There is no way to come to Turkey to talk about issues of journalism and religious freedom without realizing that, the whole time you are here, there is a very large elephant in the room, a subject that is hard to talk about openly.
This issue has a name — Hrant Dink.
Who was this man? Reporters Without Borders tells us this:
Turkey’s journalists are mourning the death of Hrant Dink, 52, a newspaper editor of Armenian origin who was gunned down on 19 January. The barbaric action of Ogun Samast, a 17-year-old Turkish ultra-nationalist, silenced an advocate of peace and democracy. Throughout his career, Dink fought passionately for acknowledgement of the Armenian genocide, and was awarded the Henri Nannen Press Freedom Prize in recognition of his efforts. His death has exacerbated the divisions between nationalists and the more progressive sectors of Turkish society. Tirelessly committed and always controversial, Dink never lost faith in the possibility of national reconciliation.
“I have the right to die in the country where I was born.”
I cannot begin to even hint at all the layers in this story. It is, of course, a story about religious freedom for a minority here in Turkey. It is, of course, a story about the freedom of the press. It is a story about the tensions here between a global tide of Islamist power and Turkey’s unique, fragile and flawed (ask the Armenians) concept of a “secular Muslim state.” It is a story about those who deny that the Armenian genocide took place.
But, more than anything else, the death of Dink is the headline on another story — the fact that there are still people, Muslims and Christians and Jews, who dream that they can all be Turks, that this can be one nation.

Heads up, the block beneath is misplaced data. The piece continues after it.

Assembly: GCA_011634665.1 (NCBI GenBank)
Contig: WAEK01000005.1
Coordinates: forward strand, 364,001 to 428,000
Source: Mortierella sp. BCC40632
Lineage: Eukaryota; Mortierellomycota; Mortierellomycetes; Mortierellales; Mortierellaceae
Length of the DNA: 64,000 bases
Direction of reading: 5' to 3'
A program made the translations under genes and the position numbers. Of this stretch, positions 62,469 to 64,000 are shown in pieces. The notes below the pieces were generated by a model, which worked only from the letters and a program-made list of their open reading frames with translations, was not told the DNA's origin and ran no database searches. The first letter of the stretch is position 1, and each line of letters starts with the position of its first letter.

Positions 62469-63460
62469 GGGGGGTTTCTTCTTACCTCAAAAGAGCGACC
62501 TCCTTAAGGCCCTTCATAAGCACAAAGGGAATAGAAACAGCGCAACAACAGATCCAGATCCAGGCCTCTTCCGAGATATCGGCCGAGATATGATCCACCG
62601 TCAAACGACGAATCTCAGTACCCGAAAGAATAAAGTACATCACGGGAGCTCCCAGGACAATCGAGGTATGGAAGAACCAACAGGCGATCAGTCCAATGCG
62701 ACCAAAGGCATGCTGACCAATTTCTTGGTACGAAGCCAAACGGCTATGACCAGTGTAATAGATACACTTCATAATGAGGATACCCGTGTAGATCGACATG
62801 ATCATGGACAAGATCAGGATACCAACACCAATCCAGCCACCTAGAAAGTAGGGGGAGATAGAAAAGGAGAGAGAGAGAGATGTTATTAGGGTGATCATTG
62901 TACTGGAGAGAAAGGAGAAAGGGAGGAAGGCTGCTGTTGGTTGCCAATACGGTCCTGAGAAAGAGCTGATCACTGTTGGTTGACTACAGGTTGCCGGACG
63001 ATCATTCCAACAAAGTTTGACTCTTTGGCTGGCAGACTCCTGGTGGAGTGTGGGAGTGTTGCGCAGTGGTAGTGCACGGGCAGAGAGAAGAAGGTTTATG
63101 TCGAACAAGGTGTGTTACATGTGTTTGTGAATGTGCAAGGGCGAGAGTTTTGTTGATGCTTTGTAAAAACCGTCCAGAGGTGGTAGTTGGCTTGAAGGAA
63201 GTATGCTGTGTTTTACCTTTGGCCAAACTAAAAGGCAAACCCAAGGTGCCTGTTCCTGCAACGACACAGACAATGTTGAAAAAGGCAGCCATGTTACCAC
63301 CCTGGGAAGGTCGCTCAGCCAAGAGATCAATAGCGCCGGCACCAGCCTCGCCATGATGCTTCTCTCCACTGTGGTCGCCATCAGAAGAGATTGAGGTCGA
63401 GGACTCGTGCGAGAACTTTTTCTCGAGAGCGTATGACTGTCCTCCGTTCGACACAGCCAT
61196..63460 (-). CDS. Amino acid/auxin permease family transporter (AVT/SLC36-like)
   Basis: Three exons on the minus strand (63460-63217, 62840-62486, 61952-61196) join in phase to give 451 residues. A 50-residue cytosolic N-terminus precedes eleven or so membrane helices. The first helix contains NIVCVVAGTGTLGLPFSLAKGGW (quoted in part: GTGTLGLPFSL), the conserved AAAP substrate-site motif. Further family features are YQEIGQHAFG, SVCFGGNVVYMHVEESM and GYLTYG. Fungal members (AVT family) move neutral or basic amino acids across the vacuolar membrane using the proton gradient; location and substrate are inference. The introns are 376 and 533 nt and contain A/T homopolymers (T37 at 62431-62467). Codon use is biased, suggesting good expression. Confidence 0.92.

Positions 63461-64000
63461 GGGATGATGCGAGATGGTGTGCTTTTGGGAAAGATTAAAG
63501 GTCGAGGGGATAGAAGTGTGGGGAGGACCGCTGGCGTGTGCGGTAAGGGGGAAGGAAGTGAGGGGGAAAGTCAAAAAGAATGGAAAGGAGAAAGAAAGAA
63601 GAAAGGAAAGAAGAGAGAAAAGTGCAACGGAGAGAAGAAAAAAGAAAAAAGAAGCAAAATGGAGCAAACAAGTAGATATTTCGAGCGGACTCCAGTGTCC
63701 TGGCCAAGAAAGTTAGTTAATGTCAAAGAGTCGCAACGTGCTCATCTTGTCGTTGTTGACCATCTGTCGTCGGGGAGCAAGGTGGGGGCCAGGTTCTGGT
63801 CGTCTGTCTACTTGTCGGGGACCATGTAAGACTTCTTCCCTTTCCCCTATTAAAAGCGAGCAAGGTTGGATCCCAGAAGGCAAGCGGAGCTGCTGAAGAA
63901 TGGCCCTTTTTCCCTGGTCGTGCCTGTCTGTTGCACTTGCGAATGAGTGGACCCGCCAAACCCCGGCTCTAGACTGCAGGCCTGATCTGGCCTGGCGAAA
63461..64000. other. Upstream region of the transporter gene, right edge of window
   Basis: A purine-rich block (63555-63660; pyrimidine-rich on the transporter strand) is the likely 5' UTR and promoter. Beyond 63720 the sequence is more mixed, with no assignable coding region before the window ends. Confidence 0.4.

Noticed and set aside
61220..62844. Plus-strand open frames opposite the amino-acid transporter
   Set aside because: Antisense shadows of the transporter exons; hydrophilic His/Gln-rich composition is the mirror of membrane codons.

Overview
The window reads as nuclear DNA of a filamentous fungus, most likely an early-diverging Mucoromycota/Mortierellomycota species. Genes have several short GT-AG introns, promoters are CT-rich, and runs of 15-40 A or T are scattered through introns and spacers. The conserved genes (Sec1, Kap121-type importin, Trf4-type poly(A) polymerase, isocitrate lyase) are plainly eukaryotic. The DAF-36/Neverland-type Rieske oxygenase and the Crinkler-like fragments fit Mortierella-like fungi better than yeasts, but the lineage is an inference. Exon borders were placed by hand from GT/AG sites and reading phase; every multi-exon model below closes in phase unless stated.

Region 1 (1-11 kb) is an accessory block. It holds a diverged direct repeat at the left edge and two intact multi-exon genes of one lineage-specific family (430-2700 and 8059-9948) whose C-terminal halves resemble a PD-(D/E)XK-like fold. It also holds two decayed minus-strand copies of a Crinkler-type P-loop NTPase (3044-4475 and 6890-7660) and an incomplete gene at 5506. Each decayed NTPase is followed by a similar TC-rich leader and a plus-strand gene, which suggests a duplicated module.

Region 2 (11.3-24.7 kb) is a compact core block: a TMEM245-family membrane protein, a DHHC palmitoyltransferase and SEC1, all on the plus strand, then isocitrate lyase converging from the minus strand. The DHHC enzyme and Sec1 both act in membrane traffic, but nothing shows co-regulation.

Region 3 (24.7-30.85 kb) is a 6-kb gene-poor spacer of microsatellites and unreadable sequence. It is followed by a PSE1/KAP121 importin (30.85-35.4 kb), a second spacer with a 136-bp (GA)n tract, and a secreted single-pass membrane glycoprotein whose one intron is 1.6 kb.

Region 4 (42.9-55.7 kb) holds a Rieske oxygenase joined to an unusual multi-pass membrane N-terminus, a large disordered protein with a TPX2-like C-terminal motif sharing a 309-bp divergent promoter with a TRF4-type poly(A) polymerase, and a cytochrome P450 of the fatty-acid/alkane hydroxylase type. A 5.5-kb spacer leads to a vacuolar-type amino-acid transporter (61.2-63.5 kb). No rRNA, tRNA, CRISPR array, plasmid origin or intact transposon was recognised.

Who am I to try to talk about that?
So, as I pack up to leave the old city in Istanbul, let me point you to a remarkable column by Orhan Kemal Cengiz in the Turkish Daily News that ran with the headline “We Cannot Afford to Lose Our Armenians!”
You must read all of this column. But here is a long, long quote, one that is very hard to edit. You have to read it to believe it.
I would like to bring to your attention a new kind of threat especially directed towards Armenian schools, which evidently aims at scaring away Armenians from Turkey. I would like to quote from a recent threat letter received by Armenian schools.
The following text was on the first page of the message: “This was sent to all institutions concerned with the matter. This movement was started for the sake of Turkey’s future and its unity.”
The following pages featured a long text, entitled “The Last Warning and Ultimatum,” accusing Turkish Armenians of separatism and efforts to ruin the Turkish state.
The message also mentioned the murder of Hrant Dink: “… exclamations saying ‘We are all Armenians, we are all Hrant Dink’ are examples of extreme chauvinism and summons for revolution. Do not forget that besides the Armenian citizens of Turkey, there are also Armenians from Armenia in our land, and they number over one hundred thousand. Both their addresses and their workplaces are well known. Henceforth we hope to see our Armenian citizens as advocates of truth, concerning the Armenian genocide or any other matter, and as defenders of the Turkish statehood.
“We shall keep an eye on how the Armenians are playing this role. Otherwise, the Armenians shall be those to lie in the grave and count how many Armenians and how many Turks there were in the ‘ages long past’. This land has never pardoned treachery and shall not. Who does not stand for our paradise homeland is against us and shall be vanquished.”
The text ends with the following words: “There is no defense line. That line is the entire territory. Anything else is just a trifle when the fate of the homeland is concerned. Mustafa Kemal Ataturk … This is the last ultimatum. It is not to be repeated.”
… It is also quite thought provoking, isn’t it, that this racist letter threatens Armenians with a total extinction if they talk about the Armenian genocide — “Do not talk about genocide or you may be the victim of a new one!”
What can you say after that?
Photo: Rites at the Armenian genocide memorial.